January 3, 2007

Four Broncos Named To WCC's 40th Anniversary Team

Jan. 3, 2007

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SANTA CLARA, Calif. - The West Coast Conference announced its 40th Anniversary Baseball Team Wednesday afternoon, and four Broncos were named to the 40-man squad. Rich Troedson (1969-72), Troy Buckley (1987-89), Bob Pailthorpe (1992-95), and Mike Frank (1994-97) were all honored for their achievements on the diamond.

"The West Coast Conference is proud to announce the selection of the WCC/Rawlings 40th Anniversary Baseball Team," said Commissioner Michael Gilleran. "The west is traditionally one of the strongest regions in the nation for baseball, and our conference has competed successfully at a national level since 1968, which is a testament to the league's baseball coaches and the administrations that support our eight programs. I would like to recognize and commend the 40 individuals that were selected, and would like to thank Rawlings for their role in honoring these outstanding student athletes."

"Rawlings is proud of its long standing relationship with the West Coast Conference and is honored to be a part of this project," said Rawlings Western Regional Sales Manager Dave Bracci. "Rawlings hopes to continue its support of collegiate baseball nationwide."

The WCC/Rawlings 40th Anniversary Baseball Team features an impressive collection of past collegiate standouts from the conference's eight member institutions. Included on the list of honorees are 24 players that received WCC Player or Pitcher of the Year recognition during their collegiate careers, 27 All-Americans, 11 Freshman All-Americans, and two Academic All-Americans. Highlighting the compilation are 23 players that have played baseball at the Major League level, including Pepperdine alum and 1986 National League Cy Young Award winner Mike Scott, as well as former Gonzaga standout and 2004 National League Rookie of the Year Jason Bay. WCC/Rawlings 40th Anniversary Baseball Team athletes have combined to make seven Major League Baseball All-Star Game appearances, and seven players that participated in MLB games during the 2006 season are included on the list.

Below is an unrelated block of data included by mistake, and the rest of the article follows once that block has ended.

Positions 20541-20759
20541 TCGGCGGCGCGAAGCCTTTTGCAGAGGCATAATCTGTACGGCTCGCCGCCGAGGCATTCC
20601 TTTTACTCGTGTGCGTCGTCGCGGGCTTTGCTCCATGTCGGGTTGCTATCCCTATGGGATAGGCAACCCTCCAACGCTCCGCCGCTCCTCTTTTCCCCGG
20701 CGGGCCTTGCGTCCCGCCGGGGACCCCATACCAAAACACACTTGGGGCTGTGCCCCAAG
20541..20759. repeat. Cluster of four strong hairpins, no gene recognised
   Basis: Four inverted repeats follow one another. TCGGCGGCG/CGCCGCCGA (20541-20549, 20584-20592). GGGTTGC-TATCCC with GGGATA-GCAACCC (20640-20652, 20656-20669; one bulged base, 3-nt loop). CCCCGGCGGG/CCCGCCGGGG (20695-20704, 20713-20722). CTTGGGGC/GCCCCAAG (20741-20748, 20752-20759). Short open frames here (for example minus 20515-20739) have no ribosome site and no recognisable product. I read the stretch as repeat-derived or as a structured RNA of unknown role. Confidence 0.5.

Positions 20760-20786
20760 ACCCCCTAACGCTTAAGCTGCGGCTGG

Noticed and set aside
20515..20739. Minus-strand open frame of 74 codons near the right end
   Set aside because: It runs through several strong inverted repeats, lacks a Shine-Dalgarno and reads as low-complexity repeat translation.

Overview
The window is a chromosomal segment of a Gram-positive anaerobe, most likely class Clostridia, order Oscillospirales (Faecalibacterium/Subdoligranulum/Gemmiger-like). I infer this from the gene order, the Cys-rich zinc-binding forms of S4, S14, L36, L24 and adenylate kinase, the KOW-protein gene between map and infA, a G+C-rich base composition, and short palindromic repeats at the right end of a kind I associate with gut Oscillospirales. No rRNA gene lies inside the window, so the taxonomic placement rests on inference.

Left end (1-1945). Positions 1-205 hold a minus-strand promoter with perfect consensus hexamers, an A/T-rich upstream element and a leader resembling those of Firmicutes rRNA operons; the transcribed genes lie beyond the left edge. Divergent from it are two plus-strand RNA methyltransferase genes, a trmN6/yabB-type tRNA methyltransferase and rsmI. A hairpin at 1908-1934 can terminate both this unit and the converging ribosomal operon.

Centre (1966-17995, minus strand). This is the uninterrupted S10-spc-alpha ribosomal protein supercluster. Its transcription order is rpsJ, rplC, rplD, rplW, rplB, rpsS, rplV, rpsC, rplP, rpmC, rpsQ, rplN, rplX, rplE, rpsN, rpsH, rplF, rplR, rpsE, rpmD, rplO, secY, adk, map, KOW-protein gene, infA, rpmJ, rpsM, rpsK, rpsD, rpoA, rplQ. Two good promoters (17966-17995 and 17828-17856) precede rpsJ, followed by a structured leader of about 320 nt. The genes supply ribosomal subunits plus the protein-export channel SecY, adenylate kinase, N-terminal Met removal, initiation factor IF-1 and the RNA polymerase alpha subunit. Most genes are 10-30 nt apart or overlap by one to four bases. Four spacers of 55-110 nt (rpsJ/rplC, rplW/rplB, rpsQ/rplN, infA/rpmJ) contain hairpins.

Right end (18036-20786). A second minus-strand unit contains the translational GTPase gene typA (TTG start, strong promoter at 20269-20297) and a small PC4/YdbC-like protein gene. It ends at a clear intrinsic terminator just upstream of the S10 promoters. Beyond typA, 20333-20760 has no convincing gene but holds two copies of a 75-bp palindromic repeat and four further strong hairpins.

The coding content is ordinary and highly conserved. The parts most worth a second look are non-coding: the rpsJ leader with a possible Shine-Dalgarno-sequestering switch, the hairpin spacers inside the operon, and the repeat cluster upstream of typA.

Troedson, a lefty hurler, helped Santa Clara dominate the league during the first few seasons of West Coast Conference play, and led the Broncos to the NCAA Tournament in each of his four years on the Mission Campus. He garnered WCC Player of the Year honors in 1972 after posting 13 victories on the mound, the 10th-highest single-season total in WCC history. Troedson was a four-time All-WCC first team selection, and set an all-time WCC record with 445 career strikeouts, and also set the WCC single-season strikeout mark by fanning 167 batters in 1971. He holds the Santa Clara career records in wins (40), games started (58), innings pitched (437.0), complete games (33), and strikeouts (445). His 40 career victories and 437 career innings also rank second in the WCC record book. Troedson pitched two seasons with the San Diego Padres (1973-74).